* Filming a hunt out of a ground blind is much more enjoyable than filming from a treestand.  Filming at buck at 20 yards on the ground is exciting and can provide awesome footage.  When you film from a ground blind, you can easily move around and move your camera and tripod around without getting busted.  Filming from a tree is often complicated.  When filming from a ground blind, getting all your gear set up quickly is simple.


If you plan to hunt from a ground blind this fall, check out the Fourth Arrow Camera Arm Rex Arm.  This simple tripod arm allows you to rotate your camera 360 degrees while on a tripod.  This makes filming from a blind much easier because you don’t have to pick up your tripod while the camera is attached and move it to get the best filming angle.   Simply rotate the Rex Arm and you can get great footage without moving or making noise.


Hunting deer from a ground blind can be extremely fun and rewarding.  Try it this fall!

Why Fourth Arrow Camera Arms

After years of videoing hunts and general videography, a team sat down to start Fourth Arrow and one of the first innovations was reinventing the hunting film industry. The goal was simple: Begin the brand by creating three simple points of perfection that trumped every current arm system out there.
Why:
  

 •    Lightweight. Is there a reason a camera arm needs to be the same weight as your average boat anchor?
    

•    Removable and Affordable Base system. Why does an extra camera base cost $100? Can’t we have something affordable enough to install in every stand location we have?
    

•    Range of adjustment for virtually any tree-stand situation. Why do we have to pick the perfect tree to hang a camera arm? Why can’t the arm accommodate to any situation, tree, or branch that I want to hunt in?


After reviewing these questions, we answered all of them! It took us months of perfection and testing. It was a journey to team up with some of the best brands and productions in the industry to earn their trust and confidence in Fourth Arrow.

Four Archery Tips with Levi Morgan

 

By Tracy Breen

 

In the sport of tournament archery, few archers are as accomplished as Mathews Archery pro Levi Morgan. Morgan makes his living shooting his bow and has won countless professional archery titles. He has a very popular TV show called Bow Life TV. Every year on the line and in the field, Morgan has to repeatedly hit the mark while under an enormous amount of pressure. Most bowhunters I know, including myself, are always looking for ways to become better archers and bowhunters. Below Levi Morgan provides some great archery tips about how a person can shrink their group and put more meat in the freezer.

    1.    To be a top notch archer, your equipment must be fine tuned. Morgan believes this is something many bowhunters overlook. “You are only as good as your equipment allows. If you want to be a great archer, you need to learn how to tune your own bow or find a trustworthy pro shop that can do it for you.  If a bow isn’t tuned properly, you won’t shoot as well as you could if the bow was dialed in,” Morgan explained.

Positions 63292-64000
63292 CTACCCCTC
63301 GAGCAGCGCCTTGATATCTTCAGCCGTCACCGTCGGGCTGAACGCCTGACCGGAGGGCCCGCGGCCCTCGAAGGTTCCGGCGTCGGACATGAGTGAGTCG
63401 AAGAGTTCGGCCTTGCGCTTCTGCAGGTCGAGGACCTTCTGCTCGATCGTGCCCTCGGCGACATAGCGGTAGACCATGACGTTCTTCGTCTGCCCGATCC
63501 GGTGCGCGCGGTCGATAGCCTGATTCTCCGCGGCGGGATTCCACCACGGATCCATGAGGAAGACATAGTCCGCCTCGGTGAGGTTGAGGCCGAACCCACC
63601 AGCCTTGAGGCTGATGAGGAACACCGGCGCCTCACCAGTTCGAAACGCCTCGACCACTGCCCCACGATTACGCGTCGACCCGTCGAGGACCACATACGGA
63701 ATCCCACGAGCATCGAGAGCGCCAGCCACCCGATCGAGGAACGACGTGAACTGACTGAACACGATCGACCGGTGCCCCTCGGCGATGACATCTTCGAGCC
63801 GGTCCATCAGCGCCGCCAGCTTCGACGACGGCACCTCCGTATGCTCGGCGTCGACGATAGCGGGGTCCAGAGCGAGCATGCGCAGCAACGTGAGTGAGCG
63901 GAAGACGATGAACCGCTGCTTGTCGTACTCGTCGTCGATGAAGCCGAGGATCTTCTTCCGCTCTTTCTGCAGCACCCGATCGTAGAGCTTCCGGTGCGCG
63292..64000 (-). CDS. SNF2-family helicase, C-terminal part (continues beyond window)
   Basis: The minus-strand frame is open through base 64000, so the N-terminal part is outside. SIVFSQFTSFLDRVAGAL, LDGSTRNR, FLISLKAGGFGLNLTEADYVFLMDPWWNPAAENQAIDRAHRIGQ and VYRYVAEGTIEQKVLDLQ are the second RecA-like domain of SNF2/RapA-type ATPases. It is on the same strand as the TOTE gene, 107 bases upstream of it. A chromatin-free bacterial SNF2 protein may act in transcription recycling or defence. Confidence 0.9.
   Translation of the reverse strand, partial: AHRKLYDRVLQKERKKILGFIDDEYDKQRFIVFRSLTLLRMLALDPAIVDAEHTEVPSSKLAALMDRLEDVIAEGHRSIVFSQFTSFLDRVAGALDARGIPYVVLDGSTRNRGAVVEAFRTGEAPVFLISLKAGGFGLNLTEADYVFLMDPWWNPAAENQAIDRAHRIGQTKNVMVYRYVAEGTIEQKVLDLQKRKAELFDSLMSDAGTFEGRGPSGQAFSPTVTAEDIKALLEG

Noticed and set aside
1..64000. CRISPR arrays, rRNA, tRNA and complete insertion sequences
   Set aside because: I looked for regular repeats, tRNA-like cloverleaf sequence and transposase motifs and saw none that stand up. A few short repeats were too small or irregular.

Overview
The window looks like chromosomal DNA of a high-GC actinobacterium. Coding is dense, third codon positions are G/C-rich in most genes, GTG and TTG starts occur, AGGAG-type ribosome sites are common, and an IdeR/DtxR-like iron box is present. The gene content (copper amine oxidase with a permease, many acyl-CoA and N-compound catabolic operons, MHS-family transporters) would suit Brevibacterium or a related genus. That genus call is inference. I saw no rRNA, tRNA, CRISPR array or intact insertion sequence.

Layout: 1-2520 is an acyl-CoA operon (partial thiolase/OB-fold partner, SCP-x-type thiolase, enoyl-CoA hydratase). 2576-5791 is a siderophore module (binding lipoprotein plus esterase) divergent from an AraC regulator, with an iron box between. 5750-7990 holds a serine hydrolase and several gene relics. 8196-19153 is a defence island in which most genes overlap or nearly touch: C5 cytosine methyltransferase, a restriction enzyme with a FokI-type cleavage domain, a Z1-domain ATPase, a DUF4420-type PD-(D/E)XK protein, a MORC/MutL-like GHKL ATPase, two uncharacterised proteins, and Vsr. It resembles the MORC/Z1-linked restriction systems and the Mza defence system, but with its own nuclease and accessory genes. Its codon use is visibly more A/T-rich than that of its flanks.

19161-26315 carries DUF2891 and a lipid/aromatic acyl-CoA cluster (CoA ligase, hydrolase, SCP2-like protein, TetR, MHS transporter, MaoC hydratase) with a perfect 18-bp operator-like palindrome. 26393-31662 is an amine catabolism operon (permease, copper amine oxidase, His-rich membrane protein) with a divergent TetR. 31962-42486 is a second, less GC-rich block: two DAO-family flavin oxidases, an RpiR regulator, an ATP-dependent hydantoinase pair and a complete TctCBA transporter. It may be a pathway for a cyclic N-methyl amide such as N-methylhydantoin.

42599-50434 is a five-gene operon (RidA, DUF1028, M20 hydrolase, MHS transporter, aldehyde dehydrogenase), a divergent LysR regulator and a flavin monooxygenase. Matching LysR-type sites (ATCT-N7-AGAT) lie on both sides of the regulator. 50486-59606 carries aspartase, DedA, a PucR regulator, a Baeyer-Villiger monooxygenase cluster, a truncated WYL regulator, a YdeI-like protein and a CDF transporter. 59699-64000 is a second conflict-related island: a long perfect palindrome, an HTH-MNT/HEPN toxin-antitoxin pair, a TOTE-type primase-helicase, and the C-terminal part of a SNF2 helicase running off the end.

2.    If you are a hardcore bowhunter, you recognize that to be successful in the field, you need to be able to hit your mark. One way to fill more tags is by extending your range. “Many bowhunters will say that they don’t want to take a shot in the field past 30 yards so they only practice out to 30 yards. When a buck is standing at 30 yards, the hunter often gets nervous because the deer is at the greatest distance they practice at. All bowhunters should practice well beyond what they would shoot a deer at. Practice at 70 or 80 yards. If a person can shoot a pie plate at 80 yards, their confidence will be up and a 30 yard shot will be a shot they are confident they can make,” Morgan advised.


    3.    When shooting at extreme ranges like 80 yards, an arrow must be tuned perfectly. “I use Swhacker Broadheads. I like mechanical heads because they are easy to tune and they fly like darts.  If a person is going to use a fixed blade, they should practice with the heads at great distances so they are confident in the field with them,” Morgan added.


    4.    One of the major reasons most bowhunters go home empty-handed is because they get buck fever and fold from the pressure. Morgan knows all about pressure. When he is filming a hunt, he is under a lot of pressure. When he is shooting in a tournament, a lot of money is on the line and many people are watching. Over the years, he has had to learn how to deal with being under intense pressure. “I think the key to dealing with pressure is having a mental checklist every time you draw the bow. I have a checklist that I go through in my head when I draw and focus on the target. When my checklist is complete, I shoot. I am not thinking about the big buck standing in front of me or all the people watching me. I am checking off my list. By focusing on my list and not on the high pressure situation, I am able to make the shot,” Morgan noted.


Being a top notch archer and bowhunter requires time and effort. Morgan believes archers starting out should try to practice 30 minutes a day almost daily. Seasoned veterans should practice several times a week. They key to success, whether a person is shooting in a tournament or the woods, boils down to practice and being able to consistently make good shots so when the moment of truth arrives, the body and the mind know exactly what to do.